Jan. 10, 2011 (The Rumpus) -- It’s a sunny winter day in Tucson, Arizona. There’s an event being held in the parking lot of a supermarket called Safeway. The local member of congress, a woman named Gabrielle Giffords, is meeting her constituents.
Among them is a young man with a gun who runs toward Giffords and shoots her in the head. He turns on the crowd. Before he can be wrestled to the ground, six people are dead, a dozen more injured. One of the dead is a nine-year-old girl recently elected to her student council. She wanted to see what a real political event would be like.
There’s a moment, in the beginning, when the enormity of the violence feels genuine. We’re compelled to wonder: How did we get here? How did we consent to live in a culture where an unstable 22-year-old can acquire a sophisticated weapon with such ease? Where his disturbed passions are not only tolerated, but reinforced, enlarged, given shape?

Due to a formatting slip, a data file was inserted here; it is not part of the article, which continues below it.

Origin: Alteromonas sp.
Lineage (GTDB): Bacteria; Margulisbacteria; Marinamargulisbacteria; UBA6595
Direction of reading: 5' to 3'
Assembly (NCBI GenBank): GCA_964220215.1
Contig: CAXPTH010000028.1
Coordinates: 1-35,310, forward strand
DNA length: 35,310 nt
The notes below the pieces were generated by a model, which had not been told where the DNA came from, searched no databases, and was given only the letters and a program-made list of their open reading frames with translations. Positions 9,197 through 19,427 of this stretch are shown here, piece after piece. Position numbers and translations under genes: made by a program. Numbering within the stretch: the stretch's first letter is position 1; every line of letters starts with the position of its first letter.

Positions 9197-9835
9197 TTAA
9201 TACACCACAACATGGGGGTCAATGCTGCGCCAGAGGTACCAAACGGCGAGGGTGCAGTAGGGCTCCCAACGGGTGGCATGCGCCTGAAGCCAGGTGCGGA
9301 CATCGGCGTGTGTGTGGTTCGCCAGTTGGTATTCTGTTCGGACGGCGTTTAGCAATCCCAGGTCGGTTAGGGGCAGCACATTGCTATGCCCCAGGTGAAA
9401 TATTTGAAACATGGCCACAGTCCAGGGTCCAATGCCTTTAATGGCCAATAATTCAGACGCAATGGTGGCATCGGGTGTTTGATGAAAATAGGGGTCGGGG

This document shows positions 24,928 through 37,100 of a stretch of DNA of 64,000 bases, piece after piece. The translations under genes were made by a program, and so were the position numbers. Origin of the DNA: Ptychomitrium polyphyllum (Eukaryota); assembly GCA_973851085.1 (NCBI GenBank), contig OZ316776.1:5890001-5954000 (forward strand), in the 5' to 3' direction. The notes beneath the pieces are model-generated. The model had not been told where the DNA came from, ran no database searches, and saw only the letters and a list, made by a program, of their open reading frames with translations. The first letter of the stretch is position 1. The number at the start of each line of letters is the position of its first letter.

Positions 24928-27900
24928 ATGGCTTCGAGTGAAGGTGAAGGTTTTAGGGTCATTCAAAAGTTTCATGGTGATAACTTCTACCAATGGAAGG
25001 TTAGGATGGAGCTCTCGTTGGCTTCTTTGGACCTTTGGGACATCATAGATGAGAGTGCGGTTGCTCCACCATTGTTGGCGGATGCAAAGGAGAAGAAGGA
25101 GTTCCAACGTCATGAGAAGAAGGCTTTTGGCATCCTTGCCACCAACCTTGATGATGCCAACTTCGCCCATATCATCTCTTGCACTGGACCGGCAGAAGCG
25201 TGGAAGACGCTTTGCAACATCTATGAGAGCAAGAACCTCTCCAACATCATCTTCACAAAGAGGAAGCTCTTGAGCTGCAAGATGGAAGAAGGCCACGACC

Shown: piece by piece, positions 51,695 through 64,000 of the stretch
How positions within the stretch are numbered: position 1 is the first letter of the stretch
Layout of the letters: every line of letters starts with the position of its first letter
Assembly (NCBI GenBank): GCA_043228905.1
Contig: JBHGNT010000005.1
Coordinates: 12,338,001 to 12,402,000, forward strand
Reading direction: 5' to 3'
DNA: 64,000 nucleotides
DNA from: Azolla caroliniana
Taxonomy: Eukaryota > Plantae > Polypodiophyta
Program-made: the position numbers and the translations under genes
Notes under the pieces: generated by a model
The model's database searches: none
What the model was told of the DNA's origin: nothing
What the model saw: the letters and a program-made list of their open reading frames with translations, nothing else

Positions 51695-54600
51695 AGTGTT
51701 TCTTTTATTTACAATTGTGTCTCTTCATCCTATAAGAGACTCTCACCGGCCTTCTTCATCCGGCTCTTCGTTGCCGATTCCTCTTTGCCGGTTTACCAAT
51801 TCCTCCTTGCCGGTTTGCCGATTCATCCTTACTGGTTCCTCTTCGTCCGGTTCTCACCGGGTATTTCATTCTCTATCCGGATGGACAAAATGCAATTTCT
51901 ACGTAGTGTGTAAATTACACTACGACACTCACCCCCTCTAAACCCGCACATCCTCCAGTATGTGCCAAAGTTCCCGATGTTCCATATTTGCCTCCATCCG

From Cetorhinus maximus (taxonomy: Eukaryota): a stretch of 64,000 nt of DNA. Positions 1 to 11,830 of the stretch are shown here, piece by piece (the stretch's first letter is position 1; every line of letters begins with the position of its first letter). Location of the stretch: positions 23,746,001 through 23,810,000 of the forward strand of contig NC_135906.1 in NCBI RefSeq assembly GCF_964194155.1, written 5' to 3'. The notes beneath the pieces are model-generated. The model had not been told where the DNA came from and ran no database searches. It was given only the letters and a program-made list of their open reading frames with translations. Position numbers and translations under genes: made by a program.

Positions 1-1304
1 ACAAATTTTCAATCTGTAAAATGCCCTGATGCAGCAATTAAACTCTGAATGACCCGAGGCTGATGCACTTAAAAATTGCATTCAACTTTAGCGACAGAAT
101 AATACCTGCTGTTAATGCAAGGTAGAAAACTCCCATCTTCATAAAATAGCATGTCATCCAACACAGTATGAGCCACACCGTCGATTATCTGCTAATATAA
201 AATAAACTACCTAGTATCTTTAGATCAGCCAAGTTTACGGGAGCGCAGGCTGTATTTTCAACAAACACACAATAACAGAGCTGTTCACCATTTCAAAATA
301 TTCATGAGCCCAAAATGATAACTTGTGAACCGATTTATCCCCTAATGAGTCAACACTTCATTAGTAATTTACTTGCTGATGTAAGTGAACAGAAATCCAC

He didn’t just wake up one day and decide to murder a politician. He made a plan.
But remember: it’s just a moment. It dissolves.
Then we’re in America again and it’s all moving too quickly – our eyes, our screens, the facts. Someone says lone gunman. Someone says crosshairs. A surgeon in a strange hat announces that the bullet fired into Giffords’ head passed “through and through” and, after a moment, we understand what he means.
It’s like watching Kabuki theater, a saga of contrived sorrow and recrimination, the voices of a thousand news people sounding grave because it’s their job. After a while, we realize that we’re not just watching the Kabuki. We are the Kabuki.